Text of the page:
Finally, be on the look out for information that isn’t actionable. This is information that is no longer needed or just doesn’t apply well to current work processes. This can result from commercial or homegrown information systems that are improperly tailored to your organization or enterprise. If you see information that isn’t useful to you or anyone else then question whether it is worth having workers collect and enter the data.
Poor information systems are costly if highly paid workers are required to process data that could be processed by lower cost administrators. This topic is explored further in Lecture 22.
When projects or special tasks fall behind schedule there is often pressure to add additional people in order to get back on schedule or at least not fall further behind schedule. Of course there are times when this is the right management action. However, there are times when process problems are causing the delays and adding more staff isn’t the right answer. If process problems are the cause then usually fixing the process is preferred to adding additional people. The difficulty is that it takes time and knowledge to identify when process problems are the root cause of delays and there is typically pressure for immediate management actions such as adding staff.
The theory of constraints, often used in manufacturing and service organizations, also applies to projects and special tasks but its effects are not as easy to identify. Failure to understand constraints can lead to the wrong management action and overstaffing is a typical wrong action. Project management techniques use critical path analysis to identify constraints to schedule but projects are dynamic and critical paths change or new critical paths emerge. The project manager and the supporting managers must not only identify and track the critical paths as they evolve, they must also understand the reasons the work is schedule constrained and the nature of the work that is on the critical path.
In some cases the critical path work is easily divided among additional workers and schedule can be reduced by adding staff to the tasks on the critical path. Other times the work is dependent on special skills or requires extensive review to understand before a new person can contribute effectively. In such times adding additional staff actually delays work on the critical path because the existing staff must bring new people up to speed and because of communication induced delays introduced by the additional people.
In an ideal situation doubling the number of people on a task cuts the time to complete the task in half, that is, ideally, the schedule is inversely proportional to the number of people assigned to the job. However tasks are typically complex and can only be divided into a limited number of pieces that can be worked independently. On complex tasks there is a need for work results to be communicated to other workers, as well as to managers. The more workers assigned to the task the bigger this communication need and the time spent communicating grows geometrically with the number of people. At some point workers are spending more time communicating results and status to each other and to layers of management than they are actually generating direct work products. The result of these relationships is that there is an optimum number of workers for a task in order to achieve minimum schedule and adding workers beyond the optimum actually delays the time to completion.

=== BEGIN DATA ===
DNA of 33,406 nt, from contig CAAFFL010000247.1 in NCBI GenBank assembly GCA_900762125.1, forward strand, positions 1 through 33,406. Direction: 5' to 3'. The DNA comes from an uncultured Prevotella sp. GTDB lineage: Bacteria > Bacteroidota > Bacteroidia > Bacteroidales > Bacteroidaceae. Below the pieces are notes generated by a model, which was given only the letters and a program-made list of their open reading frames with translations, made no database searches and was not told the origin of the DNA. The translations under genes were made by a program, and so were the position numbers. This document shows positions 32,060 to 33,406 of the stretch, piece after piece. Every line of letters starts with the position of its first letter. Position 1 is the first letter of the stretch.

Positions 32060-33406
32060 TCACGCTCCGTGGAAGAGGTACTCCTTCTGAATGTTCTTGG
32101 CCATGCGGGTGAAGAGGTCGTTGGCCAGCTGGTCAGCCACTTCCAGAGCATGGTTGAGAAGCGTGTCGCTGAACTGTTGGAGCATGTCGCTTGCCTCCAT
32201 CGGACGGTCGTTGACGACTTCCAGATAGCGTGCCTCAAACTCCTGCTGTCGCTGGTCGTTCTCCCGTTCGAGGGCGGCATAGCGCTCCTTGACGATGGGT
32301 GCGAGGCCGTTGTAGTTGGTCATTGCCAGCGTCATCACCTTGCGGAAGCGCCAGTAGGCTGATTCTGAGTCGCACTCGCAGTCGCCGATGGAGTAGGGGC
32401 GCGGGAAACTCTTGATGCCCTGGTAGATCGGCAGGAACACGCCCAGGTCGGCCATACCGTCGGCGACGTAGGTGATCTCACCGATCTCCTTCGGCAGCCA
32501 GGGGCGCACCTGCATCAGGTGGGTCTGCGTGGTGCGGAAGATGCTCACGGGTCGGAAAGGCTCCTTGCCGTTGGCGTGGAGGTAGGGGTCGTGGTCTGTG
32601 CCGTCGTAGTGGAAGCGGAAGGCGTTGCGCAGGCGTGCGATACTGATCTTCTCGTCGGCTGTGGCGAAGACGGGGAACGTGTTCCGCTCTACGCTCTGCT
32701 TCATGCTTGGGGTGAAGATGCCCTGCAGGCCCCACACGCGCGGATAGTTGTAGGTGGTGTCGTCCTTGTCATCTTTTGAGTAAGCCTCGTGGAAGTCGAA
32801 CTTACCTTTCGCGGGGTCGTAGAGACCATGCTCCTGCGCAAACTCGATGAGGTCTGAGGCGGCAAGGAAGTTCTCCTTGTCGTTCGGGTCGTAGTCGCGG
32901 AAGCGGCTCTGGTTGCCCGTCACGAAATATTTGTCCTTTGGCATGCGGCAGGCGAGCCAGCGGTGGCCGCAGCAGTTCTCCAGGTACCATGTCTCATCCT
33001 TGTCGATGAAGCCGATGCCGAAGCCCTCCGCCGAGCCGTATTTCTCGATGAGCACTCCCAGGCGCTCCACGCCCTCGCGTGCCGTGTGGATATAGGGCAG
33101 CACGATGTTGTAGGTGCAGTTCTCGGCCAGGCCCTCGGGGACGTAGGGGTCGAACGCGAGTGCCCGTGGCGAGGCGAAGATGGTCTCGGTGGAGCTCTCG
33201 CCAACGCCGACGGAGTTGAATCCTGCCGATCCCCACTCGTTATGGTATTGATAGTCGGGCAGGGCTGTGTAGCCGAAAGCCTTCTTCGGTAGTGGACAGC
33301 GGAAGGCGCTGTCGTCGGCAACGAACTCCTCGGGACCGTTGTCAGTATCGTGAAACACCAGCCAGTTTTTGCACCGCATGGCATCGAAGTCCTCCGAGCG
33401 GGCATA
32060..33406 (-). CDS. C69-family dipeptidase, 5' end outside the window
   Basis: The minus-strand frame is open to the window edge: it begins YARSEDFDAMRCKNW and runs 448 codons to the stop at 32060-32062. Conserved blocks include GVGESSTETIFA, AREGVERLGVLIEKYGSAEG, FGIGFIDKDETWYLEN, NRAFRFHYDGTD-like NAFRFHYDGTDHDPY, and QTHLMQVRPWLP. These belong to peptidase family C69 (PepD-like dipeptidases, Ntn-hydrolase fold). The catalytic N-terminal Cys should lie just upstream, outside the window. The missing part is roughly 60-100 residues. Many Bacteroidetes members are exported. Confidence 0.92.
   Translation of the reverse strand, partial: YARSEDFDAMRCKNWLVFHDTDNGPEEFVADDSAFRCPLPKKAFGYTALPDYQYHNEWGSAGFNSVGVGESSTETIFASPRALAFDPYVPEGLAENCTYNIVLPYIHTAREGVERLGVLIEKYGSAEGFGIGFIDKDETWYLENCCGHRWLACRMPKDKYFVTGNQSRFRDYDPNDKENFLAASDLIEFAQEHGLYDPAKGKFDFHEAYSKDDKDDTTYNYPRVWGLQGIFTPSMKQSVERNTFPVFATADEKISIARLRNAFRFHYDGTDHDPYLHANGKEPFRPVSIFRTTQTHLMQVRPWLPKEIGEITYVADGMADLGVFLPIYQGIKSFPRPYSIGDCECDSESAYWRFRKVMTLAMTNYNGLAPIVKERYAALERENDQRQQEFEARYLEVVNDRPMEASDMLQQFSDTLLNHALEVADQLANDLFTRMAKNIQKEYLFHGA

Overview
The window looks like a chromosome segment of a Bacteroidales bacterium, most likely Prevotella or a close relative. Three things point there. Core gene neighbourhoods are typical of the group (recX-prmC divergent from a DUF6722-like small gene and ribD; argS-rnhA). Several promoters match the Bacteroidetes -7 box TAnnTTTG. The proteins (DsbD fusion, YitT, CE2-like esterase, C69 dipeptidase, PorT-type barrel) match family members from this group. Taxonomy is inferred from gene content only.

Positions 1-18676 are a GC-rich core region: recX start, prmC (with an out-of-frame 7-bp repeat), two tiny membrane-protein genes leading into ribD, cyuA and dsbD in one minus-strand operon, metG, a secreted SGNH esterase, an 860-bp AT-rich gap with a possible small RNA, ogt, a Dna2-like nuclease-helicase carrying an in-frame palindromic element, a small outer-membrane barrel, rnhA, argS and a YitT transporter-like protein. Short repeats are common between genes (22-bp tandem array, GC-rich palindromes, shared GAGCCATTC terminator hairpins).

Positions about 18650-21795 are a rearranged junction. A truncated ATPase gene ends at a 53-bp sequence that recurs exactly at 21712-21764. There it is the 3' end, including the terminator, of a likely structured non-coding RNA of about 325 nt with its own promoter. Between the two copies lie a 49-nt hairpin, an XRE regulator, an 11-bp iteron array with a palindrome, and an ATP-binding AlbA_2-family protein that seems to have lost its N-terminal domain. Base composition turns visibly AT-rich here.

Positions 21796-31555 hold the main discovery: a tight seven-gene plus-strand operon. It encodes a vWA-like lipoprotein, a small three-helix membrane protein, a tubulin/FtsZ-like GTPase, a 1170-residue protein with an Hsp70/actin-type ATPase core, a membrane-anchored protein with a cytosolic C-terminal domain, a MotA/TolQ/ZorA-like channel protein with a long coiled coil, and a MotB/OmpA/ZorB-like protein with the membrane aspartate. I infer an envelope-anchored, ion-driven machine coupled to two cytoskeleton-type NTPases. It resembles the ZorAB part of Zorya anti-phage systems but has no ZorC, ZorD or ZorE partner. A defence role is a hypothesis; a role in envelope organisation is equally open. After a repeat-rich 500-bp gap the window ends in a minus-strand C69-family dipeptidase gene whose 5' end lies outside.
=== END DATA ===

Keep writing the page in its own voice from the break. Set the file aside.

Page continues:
How does the effective manager avoid over staffing? The details of project management are beyond the scope of this course but we can touch on some highlights. First of all, when a project or special task falls behind it must be treated as a crisis and the effective manager takes charge or ensures that the right kind of manager is in place. A project or task in crisis is no time to have a manager that leans toward affiliative management. A czar is called for until things are under control. (Don’t forget to change your behavior if you are the czar, or remove the czar, when the project stabilizes because czars are best at “stop the bleeding” situations and are not the most effective managers in non crisis situations.) Second, remember that in a crisis it is doubly important to manage both up and down. Down requires that you get involved sufficiently to really understand what is going on in detail, otherwise mistakes will happen, e.g. as discussed above. Managing up means having a detailed plan to resolve the crisis and communicating the plan and progress on the plan to all stakeholders more frequently than normal. These communications must be honest and timely but you must understand problems before they are communicated upward. The trick is balancing your understanding and the timeliness of your communications.
Please remember that project management is one of the most complex management jobs. The steps listed here are necessary but by no means sufficient. You should study books on project management if that is on your career path. And a final reminder, under staffing, although not a time waster, is a serious detriment to effective organizational performance if left uncorrected for more than a couple of months.
I will digress here to share a story from my early management experience that may be helpful to those new to project management. If project management isn't on your career path feel free to skip ahead to the subheading “Useful Hint”.
As a young department manager in an engineering organization I was given management responsibility for an important product development project that had been in crisis for several years due to technical problems, resulting in large loses of company money, unhappy customers and the firing of the two previous project leaders. Many people in the company believed they had the solution for the technical problems and were more than free with their uninformed advice.